Catharsis was the word of the day yesterday, at least for an hour at the ATX Television Festival. Â In the ‘Too Close to Home’ panel four writer-producers talked about how they took their personal (often painful) experiences, bounced them around the writers room and turned them into scenes, subplots or episodes. Â Natalie Abrams from Entertainment Weekly moderated the panel consisting of Liz Tigelaar (Life Unexpected), David Hudgins (Friday Night Lights), Javier Grillo-Marxuach (Lost), Robia Rachid (Atypical).
Ms Tigelaar discussed her experience growing up adopted in Dallas, TX in the 1980s. Â When she realized she’d been adopted, her parents told her she’d been born in Washington, DC, but they didn’t know who her biological parents were. Ms Tigelaar said the only woman in Washington, DC, whose name she and her mother knew was Nancy Reagan. Â “Nancy Reagan could be my mom!” Well, not really. Â Half way through making Life Unexpected she realized the show was her story. Â She hadn’t really understood the material that way for a long time and suddenly it came into different focus for her. Â Between seasons, Ms Tigelaar went and found her birth parents.
Mr Grillo-Marxuach talked about moving from Puerto Rico to Michigan in middle school and how English was not his first language. Â When the producers of Lost handed him a multi-episode subplot about Korean characters, he drew from his fish-out-of-water experience in his youth to write for Daniel Dae Kim and Yunjin Kim (no relation). Â The language and cultural milieu were different and this was a case where the actors partnered with the writer in developing the story line. Â But it was the shared experience of moving to America in their younger years and learning a new language and learning about a new culture that led to that arc.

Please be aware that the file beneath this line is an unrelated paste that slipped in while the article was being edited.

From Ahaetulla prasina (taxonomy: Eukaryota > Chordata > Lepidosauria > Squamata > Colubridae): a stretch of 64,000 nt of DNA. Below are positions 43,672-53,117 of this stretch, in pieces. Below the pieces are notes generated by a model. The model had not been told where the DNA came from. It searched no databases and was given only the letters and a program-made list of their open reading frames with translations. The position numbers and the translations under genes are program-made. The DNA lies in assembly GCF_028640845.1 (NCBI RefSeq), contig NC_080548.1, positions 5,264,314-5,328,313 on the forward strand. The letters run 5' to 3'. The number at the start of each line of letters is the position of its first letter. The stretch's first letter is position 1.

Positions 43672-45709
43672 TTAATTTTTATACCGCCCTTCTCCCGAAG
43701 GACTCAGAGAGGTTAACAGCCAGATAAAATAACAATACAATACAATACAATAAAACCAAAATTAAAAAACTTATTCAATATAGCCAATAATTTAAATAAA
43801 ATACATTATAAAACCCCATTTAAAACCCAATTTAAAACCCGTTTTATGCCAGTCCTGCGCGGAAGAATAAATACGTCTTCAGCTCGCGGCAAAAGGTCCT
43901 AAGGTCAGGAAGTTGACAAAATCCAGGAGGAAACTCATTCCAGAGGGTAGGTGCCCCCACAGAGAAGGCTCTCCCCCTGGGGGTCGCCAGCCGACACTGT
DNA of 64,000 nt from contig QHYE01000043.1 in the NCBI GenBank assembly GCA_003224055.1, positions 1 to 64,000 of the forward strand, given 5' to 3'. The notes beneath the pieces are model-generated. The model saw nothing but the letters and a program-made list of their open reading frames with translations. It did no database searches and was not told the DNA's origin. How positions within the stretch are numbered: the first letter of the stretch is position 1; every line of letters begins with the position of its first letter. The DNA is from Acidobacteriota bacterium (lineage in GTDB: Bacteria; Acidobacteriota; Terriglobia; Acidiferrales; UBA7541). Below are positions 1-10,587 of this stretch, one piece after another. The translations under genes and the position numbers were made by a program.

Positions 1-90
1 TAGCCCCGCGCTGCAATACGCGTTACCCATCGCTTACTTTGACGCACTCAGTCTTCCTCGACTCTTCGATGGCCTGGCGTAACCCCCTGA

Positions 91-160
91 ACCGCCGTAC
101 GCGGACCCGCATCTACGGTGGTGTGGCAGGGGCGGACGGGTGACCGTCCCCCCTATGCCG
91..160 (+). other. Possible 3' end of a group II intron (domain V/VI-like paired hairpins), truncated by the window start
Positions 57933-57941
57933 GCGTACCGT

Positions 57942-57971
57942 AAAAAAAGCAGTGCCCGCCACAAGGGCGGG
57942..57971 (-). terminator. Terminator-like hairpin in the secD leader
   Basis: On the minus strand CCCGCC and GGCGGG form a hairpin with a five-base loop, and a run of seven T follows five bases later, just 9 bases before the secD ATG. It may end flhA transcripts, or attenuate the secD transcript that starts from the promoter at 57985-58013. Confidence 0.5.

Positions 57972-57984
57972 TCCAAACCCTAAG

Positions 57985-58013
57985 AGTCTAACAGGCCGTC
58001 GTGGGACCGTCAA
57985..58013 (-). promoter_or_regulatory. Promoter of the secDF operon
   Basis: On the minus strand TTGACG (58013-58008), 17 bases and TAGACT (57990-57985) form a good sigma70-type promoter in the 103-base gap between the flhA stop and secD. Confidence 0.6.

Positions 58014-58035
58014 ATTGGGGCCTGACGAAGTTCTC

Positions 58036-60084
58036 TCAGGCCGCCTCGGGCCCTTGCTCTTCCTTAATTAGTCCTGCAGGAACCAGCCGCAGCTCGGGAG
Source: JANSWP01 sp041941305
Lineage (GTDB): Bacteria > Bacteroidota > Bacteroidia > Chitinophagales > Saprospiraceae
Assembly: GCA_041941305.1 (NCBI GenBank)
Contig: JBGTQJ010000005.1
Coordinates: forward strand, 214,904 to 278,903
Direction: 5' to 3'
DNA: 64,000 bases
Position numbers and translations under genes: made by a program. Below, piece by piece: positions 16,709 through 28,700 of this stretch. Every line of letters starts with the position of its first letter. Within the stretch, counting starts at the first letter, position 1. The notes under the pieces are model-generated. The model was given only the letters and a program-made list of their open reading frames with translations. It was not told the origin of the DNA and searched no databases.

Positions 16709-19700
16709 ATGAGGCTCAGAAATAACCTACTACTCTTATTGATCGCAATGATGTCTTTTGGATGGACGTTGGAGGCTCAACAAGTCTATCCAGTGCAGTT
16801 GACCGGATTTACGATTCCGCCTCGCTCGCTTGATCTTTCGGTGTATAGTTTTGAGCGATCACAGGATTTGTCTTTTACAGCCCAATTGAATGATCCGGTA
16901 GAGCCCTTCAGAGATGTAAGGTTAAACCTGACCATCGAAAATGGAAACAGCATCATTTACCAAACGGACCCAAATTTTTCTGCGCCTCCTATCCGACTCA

I just have to interject here. Â As I write this, I’m sitting in the lounge of the Stephen F. Austin hotel on Saturday afternoon. Â Entertainment Weekly is doing photo shoots and signalong videos behind me. Â Ronald D. Moore, Mary McDonnell and Edward James Olmos just walked in, two feet from me. Â EW took photos. Â I’m so glad the EW people didn’t make these icons sing the Brady Buch song. Â More from these three later.
So, back to yesterday and the panel. Â I asked a question about writing from joy rather than pain. Â Mr. Hudgins and Ms Rashid answered.
Mr Hudgins told story from Friday Night Lights he called ‘Mudbowl.’ He talked about one episode that was so much about the joy of the game of football. Â They shot on location in a field outside Austin, TX. Â Production team brought in rain cranes, because the weather didn’t cooperate. Â But they made the field muddy and the players ran plays in the rain and the muck and the episode just celebrated the joy of athletes giving their all to their sport.
Ms Rashid told a story about an unproduced film script she wrote called ‘Werewife.’ While she was planning her wedding, Ms Rashid was in a very happy and secure place with her fiancÃ©. Â They were very confident in their love and very optimistic about their future. Â This happiness and optimism allowed her to consider how people change after their weddings. Â Fairytales like Cinderella end with the wedding, but in real life, the wedding is really a transitional moment in a couple’s relationship. Â People grow. Â People change. Â Sometimes they hid things from their past. Â In her script, the wedding is the beginning. Â During the honeymoon, the wife is bitten by a werewolf and then she and her husband spend the rest of the story dealing with that. Â But to Ms Rashid the whole script was a metaphor for how people change after the wedding.